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Measuring National Output Chapter 5. Economic goals  Economic growth  Full employment  Low inflation  An economy grows because of increases in available.

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Presentation on theme: "Measuring National Output Chapter 5. Economic goals  Economic growth  Full employment  Low inflation  An economy grows because of increases in available."— Presentation transcript:

1 Measuring National Output Chapter 5

2 Economic goals  Economic growth  Full employment  Low inflation  An economy grows because of increases in available resources and improvements in technology.  Economic growth is not smooth

3 Output  The value of goods and services produced is the single most important measure of the nation’s output.

4 Output  Output of goods and services is diverse, running the gamut  One way to measure output is to classify the goods and services produced according to who is purchasing output

5 Four Sectors of Output  Households  Consumption  Business  Investment  Government  Government  Foreign Sector  Net exports

6 Gross Domestic Output (GDP)  The market value of the final goods and services produced in the economy within some time period, usually one quarter or one year  Key terms  Market value – price paid  Final goods – goods to ultimate consumer  Intermediate goods – goods used to make other goods

7 Expenditure Approach  Method of computing GDP that sums consumption, gross investment, government purchases, and net exports.  GDP = C + I + G + NX

8 Consumption  Purchasing by households  70% of GDP  Durable goods  Nondurable goods

9 Investment  Spending now in order to increase output or productivity later; includes spending on capital, new housing, and changes in business inventories  16% of GDP  Purchases by firms on capital such as new factories and machines  Consumers’ purchases of new housing, a form of consumer capital  The market value of change in business inventories

10 Change in Inventories  Increase in inventories: part of firms production is not sold, economy slows down  Decrease in inventories: firm’s production falls short of sales, economy speeds up

11 Investment  Gross investment  The total amount of investment  Net investment  Gross investment minus depreciation  Depreciation  Reduction in value of an asset due to its use  Net investment is positive then economy growing  Net investment is negative then economy falling

12 Government  Federal, state and local levels  19% of GDP  Purchases goods and services  Transfer payments such as social security are not included

13 Net Exports  Exports – foreign purchase of domestic products  Imports – domestic purchases of foreign products  Net Exports = Exports minus Imports  -4.6% of GDP

14 Income Approach  Method of computing GDP that sums various forms of income Compensation of employees + Proprietor’s income + Rental income of persons + Corporate profits + Net interest + Capital consumption allowance + Indirect business taxes + Net income of foreigners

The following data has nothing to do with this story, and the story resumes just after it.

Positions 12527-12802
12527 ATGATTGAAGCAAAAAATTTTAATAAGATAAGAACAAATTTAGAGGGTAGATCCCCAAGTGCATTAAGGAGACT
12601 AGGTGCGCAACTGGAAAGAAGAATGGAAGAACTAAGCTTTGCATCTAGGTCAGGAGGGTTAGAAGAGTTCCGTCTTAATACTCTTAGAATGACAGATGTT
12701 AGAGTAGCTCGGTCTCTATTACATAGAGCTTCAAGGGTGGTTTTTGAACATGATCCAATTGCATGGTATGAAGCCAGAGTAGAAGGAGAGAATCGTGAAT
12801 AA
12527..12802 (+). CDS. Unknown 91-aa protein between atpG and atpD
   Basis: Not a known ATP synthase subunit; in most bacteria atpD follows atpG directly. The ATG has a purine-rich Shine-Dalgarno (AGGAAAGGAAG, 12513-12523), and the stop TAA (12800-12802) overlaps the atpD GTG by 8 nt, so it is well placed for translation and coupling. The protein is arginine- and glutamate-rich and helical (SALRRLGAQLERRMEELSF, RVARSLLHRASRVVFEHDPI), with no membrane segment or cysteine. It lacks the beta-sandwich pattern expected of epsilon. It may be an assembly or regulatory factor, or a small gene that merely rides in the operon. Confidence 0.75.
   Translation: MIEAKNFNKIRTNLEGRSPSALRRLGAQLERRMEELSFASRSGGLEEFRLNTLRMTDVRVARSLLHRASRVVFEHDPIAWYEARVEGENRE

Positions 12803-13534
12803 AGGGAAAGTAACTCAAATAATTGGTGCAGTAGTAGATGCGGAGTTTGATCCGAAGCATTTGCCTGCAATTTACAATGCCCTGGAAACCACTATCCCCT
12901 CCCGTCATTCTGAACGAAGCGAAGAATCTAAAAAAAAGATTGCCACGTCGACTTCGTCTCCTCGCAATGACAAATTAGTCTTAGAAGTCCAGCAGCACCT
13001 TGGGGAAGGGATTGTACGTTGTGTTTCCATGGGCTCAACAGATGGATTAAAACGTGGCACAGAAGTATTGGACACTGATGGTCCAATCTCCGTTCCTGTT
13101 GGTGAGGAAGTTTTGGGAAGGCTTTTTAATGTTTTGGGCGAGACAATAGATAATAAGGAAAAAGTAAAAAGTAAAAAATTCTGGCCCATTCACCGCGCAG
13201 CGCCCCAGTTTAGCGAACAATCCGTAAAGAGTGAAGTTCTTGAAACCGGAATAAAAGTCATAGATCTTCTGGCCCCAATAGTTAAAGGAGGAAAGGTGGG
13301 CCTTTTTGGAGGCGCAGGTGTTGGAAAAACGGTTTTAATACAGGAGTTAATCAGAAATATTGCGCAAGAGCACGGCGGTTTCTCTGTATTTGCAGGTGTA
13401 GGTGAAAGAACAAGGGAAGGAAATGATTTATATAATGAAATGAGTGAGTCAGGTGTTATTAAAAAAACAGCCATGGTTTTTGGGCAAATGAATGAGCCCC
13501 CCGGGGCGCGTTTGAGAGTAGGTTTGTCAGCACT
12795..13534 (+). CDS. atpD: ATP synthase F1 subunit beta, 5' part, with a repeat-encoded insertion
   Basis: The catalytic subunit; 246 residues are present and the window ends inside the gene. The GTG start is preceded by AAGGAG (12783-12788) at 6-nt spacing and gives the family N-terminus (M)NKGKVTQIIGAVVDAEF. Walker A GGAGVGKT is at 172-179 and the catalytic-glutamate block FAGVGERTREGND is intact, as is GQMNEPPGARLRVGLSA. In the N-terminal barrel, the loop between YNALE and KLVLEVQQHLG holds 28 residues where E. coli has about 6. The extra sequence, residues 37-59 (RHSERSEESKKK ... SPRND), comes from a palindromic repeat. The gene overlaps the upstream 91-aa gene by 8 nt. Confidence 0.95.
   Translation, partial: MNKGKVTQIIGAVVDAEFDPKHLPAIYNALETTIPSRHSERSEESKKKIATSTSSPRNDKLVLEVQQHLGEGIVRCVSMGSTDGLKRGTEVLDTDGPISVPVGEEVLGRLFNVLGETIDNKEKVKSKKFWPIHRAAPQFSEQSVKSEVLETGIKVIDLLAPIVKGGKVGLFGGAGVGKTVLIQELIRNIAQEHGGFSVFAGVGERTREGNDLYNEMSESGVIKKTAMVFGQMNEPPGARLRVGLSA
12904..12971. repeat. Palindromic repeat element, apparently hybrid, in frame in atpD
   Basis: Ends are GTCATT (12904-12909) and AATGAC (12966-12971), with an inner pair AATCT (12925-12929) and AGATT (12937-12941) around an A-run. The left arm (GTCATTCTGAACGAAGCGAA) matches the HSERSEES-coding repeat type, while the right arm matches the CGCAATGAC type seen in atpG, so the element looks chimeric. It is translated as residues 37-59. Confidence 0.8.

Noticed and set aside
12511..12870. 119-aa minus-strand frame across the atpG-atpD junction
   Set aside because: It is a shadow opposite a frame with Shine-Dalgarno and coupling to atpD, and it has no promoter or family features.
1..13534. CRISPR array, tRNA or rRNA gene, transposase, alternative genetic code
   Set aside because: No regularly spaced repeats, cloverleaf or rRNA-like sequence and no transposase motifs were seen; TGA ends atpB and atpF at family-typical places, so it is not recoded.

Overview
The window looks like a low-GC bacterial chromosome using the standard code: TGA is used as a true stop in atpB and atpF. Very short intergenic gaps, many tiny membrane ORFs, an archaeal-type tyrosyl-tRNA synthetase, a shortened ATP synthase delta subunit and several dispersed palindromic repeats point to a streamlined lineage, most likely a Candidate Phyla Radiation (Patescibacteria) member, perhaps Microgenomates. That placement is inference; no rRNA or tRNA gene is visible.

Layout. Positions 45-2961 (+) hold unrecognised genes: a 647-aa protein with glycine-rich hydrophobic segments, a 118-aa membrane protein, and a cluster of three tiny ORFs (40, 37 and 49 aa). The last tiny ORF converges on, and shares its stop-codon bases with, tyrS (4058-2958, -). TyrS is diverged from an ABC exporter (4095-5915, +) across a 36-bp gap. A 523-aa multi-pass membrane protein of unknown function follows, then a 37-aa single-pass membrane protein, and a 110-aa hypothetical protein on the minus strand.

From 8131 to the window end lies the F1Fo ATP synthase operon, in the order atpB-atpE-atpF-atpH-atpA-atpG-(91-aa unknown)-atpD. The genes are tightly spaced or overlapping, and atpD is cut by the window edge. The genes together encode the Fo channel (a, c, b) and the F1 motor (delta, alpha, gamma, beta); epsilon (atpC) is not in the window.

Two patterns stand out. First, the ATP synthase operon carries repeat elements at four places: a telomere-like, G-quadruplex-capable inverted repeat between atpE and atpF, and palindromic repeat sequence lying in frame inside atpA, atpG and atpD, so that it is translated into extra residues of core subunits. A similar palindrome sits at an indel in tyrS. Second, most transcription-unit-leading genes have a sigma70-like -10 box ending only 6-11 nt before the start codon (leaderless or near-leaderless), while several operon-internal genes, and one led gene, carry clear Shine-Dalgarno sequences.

15 GDP as value added  Value added – the difference between the revenue and the cost of purchased inputs.

16 Contrasting GDP to GNP  Gross National Product  Differs in that the value added to production by resources located outside the US but owned by US citizens is counted in GNP  GNP excludes value added within the US by foreign owned resources.

17 Shortcomings to GDP  Underground economy  Market transactions that go unreported to government  Household production  Environmental issues Measure of Economic Welfare - Tobin

18 Nominal Vs. Real GDP  GDP = P X Q  Nominal GDP – GDP that is stated without adjusting for inflation  Real GDP – the value of GDP after nominal GDP is adjusted for inflation

19 GDP Price Index  Is an index of prices that measures price changes over time, linking each year with the next.  Real GDP = Nominal GDP X 100 GDP price index

20 Real GDP across countries  Nations of the world compute the value of real GDP for their economics  The size of a nation’s real GDP is probably the best indicator of the size of a country’s economy CountryReal GDP US9196.4 Canada741.6 Germany2708 Japan5725.5 Mexico375.

21 Business Cycle  Refers to the expansions and contractions in economic activity that take place over time. REAL GDP Time Expansion Peak Recession Trough

22 Business Cycle  Expansion  Economic growth  GDP   Income (Y) ,  C ,  GDP ,  u   Recession  Contraction  Sustained decrease in real GDP  GDP   Income   C   GDP   U 

23 Business Cycle  Peak – highest level of economic activity  Full employment  Potential GDP is reached  Trough – lowest level of economic activity  Highest level of unemployment  Overall economic trend is to grow

24 Leading Indicators  Statistics that are expected to change direction before the economy of large does, thereby indicating where the economy is headed  Business inventories  Housing starts  Durable goods production

25 National Income Accounting GDP Less: Depreciation Net Domestic Production -indirect business taxes -business transfer payments National income – payments to owners of capital -corporate profits -net interest -social security taxes Personal income = -personal taxes Disposable income = Consumption + Savings

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